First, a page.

Wednesday, June 12, 2013

Beauty is in the Eyes of the Beholder (With a Persian Twist)

Taarof is such an integral part of Iranian culture, that I couldn't help but write another post on it this week. Part of the concept of taarof is that you always compliment others, but never accept compliments from others about yourself. 

I got a haircut this week. When my Iranian friends saw me, they raved about how good it looked, how becoming it was, etc. You look so beautiful they told me. While most people have an angel and a devil sitting on their shoulders giving opposing views, I have an Iranian and an American sitting on mine. The American kept telling me to just say thank you. Really, what more do you need to say? The Iranian, however, kept reminding me of the taarof protocol. Just say thank you and accept that what they said is true? That's rude! Because taarof dictates that I never accept a compliment, I couldn't reply with a simple thank you. Instead, I replied with the standard Persian phrase used when someone says that you or something of yours is beautiful: 

چشمها یتان قشنگ میبینند / cheshmatoon ghashang mibinand (formal) cheshmatoon ghashang mibine (spoken form)



This phrase literally means your eyes see beautifully, but essentially it means thank you. This thank you, however, is reserved for compliments related to beauty. 

You look so beautiful!  Cheshmatoon ghashang mibine.
Your dress is so pretty! [Merci] Cheshmatoon ghashang mibine.
What a lovely picture! Cheshmatoon ghashang mibine.

Instead of simply accepting the compliment, you are actually saying a thank you and returning the compliment all in one. It's not me or my dress that is beautiful. It's your eyes that are so special that they see things beautifully! 

You could also get fancy here and use ghabel nadare when someone compliments something you own (the dress, for example). But ghabel nadare doesn't have the same implied thank you in it that cheshmatoon ghashang mibine has. 

Next time someone compliments you, will you just say thank you? Or will you perhaps tell them how beautifully their eyes see something?

Pontia

7 comments:

  1. I love this phrase (along with many others that you have posted.) If i was complimented i used to say "You make me beautiful" but know I know the proper Persian phrase - kheyli mamnoon

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    1. Khahesh mikonam! It's interesting that you used to say "You make me beautiful." It shows that you have the whole concept of taarof down! I'm glad you have enjoyed the phrases. Thank you for reading!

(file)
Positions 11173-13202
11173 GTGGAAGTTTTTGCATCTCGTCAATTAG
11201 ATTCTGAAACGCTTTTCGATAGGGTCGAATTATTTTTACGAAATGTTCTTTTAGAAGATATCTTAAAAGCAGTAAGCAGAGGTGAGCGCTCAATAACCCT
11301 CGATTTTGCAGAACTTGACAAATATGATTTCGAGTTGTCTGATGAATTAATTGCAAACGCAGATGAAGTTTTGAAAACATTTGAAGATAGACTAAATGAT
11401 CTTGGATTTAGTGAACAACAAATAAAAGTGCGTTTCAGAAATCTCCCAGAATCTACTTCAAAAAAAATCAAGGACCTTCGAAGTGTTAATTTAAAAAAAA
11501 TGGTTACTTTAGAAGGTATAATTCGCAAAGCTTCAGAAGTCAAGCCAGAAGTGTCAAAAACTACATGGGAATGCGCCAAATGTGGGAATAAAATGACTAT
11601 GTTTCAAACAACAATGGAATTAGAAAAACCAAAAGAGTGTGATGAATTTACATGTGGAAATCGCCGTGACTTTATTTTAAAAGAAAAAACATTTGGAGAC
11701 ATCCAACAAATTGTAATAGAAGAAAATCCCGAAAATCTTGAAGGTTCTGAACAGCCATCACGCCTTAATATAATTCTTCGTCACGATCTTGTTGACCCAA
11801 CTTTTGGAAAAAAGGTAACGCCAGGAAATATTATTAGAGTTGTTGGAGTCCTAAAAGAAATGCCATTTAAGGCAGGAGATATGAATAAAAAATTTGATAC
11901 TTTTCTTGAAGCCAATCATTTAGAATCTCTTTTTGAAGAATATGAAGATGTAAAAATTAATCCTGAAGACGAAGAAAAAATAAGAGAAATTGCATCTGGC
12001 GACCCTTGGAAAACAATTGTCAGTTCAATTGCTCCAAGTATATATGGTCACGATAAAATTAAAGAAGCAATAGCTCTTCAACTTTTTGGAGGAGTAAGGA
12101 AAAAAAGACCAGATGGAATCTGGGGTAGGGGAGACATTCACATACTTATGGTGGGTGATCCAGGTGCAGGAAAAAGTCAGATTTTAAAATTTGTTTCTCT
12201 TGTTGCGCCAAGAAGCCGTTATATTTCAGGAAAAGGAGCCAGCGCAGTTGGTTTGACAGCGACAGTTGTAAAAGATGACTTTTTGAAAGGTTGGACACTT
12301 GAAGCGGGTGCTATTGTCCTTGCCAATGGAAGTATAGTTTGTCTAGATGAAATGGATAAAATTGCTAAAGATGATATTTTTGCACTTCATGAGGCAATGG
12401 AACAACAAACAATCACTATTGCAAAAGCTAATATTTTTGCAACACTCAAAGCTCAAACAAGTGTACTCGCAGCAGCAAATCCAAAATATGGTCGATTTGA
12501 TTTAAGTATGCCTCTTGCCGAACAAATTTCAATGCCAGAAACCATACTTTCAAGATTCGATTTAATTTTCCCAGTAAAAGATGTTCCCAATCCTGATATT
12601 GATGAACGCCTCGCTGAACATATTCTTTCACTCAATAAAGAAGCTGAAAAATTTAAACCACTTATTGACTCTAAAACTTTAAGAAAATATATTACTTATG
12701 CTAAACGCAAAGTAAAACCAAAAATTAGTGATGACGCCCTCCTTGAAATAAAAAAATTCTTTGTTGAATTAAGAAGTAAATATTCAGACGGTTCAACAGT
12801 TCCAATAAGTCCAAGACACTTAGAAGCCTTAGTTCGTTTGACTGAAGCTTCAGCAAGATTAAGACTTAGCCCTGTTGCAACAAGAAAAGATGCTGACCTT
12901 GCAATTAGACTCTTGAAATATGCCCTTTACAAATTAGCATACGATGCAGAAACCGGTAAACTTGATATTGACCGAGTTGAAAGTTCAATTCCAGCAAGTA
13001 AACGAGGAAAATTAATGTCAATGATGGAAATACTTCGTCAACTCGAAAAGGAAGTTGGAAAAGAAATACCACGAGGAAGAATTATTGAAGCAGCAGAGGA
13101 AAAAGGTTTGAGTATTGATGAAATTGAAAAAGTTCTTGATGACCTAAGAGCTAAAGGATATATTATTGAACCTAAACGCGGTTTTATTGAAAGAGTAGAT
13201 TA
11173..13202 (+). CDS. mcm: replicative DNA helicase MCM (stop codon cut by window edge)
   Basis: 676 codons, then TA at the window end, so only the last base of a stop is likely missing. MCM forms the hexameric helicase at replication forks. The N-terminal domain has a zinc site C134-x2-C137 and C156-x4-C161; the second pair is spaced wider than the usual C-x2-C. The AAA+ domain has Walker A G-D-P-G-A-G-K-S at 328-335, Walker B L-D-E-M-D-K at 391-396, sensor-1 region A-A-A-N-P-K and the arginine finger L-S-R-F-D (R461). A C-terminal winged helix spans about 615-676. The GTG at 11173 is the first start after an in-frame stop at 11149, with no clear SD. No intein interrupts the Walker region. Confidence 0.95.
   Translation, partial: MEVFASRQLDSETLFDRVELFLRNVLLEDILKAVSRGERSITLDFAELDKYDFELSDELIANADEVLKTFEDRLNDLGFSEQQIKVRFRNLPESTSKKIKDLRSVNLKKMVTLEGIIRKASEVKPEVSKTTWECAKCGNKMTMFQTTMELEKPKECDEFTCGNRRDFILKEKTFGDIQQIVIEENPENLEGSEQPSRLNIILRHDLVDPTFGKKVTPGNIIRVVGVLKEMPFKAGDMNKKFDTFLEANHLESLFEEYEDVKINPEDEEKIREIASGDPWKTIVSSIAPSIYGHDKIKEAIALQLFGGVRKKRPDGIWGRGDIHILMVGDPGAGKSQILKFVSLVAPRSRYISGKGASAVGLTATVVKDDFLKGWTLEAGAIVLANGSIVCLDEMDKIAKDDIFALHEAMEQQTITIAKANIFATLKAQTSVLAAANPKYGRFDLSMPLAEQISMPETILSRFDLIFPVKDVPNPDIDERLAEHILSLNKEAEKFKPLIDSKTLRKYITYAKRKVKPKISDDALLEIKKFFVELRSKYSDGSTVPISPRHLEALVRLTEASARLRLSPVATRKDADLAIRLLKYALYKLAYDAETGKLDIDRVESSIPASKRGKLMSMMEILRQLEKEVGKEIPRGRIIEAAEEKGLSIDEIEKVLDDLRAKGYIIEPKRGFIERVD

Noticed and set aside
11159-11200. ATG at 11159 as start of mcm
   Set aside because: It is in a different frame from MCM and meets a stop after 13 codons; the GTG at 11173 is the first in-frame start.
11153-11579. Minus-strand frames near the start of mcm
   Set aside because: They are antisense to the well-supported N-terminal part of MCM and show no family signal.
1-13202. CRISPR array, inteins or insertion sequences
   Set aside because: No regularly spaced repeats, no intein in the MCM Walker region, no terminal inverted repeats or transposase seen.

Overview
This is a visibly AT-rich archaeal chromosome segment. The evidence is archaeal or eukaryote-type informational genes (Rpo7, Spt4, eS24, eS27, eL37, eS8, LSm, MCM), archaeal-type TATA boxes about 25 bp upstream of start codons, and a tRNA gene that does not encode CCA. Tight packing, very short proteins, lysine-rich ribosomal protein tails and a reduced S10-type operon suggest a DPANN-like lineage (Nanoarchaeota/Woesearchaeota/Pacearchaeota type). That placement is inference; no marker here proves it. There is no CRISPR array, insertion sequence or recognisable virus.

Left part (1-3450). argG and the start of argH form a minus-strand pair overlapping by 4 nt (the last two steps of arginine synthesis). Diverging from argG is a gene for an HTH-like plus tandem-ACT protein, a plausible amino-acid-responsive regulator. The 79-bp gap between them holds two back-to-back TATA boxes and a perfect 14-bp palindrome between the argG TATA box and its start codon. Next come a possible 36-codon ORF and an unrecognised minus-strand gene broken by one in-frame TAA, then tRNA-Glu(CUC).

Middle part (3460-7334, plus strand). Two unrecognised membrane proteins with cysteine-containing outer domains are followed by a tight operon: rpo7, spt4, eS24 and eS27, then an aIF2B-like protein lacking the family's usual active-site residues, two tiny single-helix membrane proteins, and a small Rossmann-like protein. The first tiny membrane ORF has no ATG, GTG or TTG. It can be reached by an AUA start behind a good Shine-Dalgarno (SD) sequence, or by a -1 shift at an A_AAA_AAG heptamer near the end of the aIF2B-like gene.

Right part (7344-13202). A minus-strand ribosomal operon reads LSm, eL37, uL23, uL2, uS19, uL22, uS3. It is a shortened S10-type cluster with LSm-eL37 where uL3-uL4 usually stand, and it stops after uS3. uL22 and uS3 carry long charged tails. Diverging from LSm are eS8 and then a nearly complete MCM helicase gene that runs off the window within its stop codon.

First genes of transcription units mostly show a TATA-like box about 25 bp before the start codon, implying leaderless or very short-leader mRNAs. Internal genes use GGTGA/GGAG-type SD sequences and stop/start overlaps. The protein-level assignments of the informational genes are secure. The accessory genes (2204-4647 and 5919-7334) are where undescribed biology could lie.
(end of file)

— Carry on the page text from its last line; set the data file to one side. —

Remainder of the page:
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  2. This is such a sweet thing to say! I would like to check something though, which is that it looks like the transliteration and the Farsi don't match up. I might be wrong, I have not been learning for very long, but I just wanted to check if there is a reason why? I don't want to say this wrongly!

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    1. Hmmm, which part did you mean? Looks right to me, but maybe I'm missing something. Was there a specific part you meant? Glad you like the expression though :)

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    2. I apologise if I'm wrong here - I am only a beginner! but from my limited knowledge I would pronounce the word ' میبینند' as 'mibinenand' (or something like that), as opposed to mibine. I'm probably reading it wrong though...

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    3. I see. No, you are absolutely correct!! I'm sure you know there are some differences in written and spoken Persian. The Persian is more formal. The transliteration is the way it's actually said. Thanks for catching this. I edited the text to reflect this. Thanks again! :)

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  3. How interesting! This is virtually identical to the Spanish saying "me ves con buenos ojos" (literally: you see me with good eyes). It is likewise used in the context of humbly acknowledging a compliment whilst implying that the compliment is undeserved. However, I'm not sure if the implied meaning in Spanish is quite the same as the implied meaning in Persian. In Spanish, I believe the implication is that the person paying the compliment has a biased view of the person's physical appearance because they love them. Their loved one will always look good through their eyes, even if they actually look like a mess. So the Spanish way of saying "me ves con buenos ojos" is more a way of accepting a compliment whilst also disputing it, by implying that the person paying the compliment cannot offer an unbiased judgement of their loved one's physical appearance. It's a bit like saying: "oh, your opinion doesn't count. I always look good to you, because you love me." So although the words are the same, the meaning is different, because in the Spanish way of saying it, you aren't complimenting the person's eyes; rather, you're implying that they love you so dearly that they can't be trusted to offer an accurate analysis of your appearance. The Persian way of bashfully implying: "I only look good to you because your eyes are beautiful" is very nice as well. I like both ways. They both use the same words, but one implies that the person loves you, and the other implies they have beautiful eyes. All languages are interesting!

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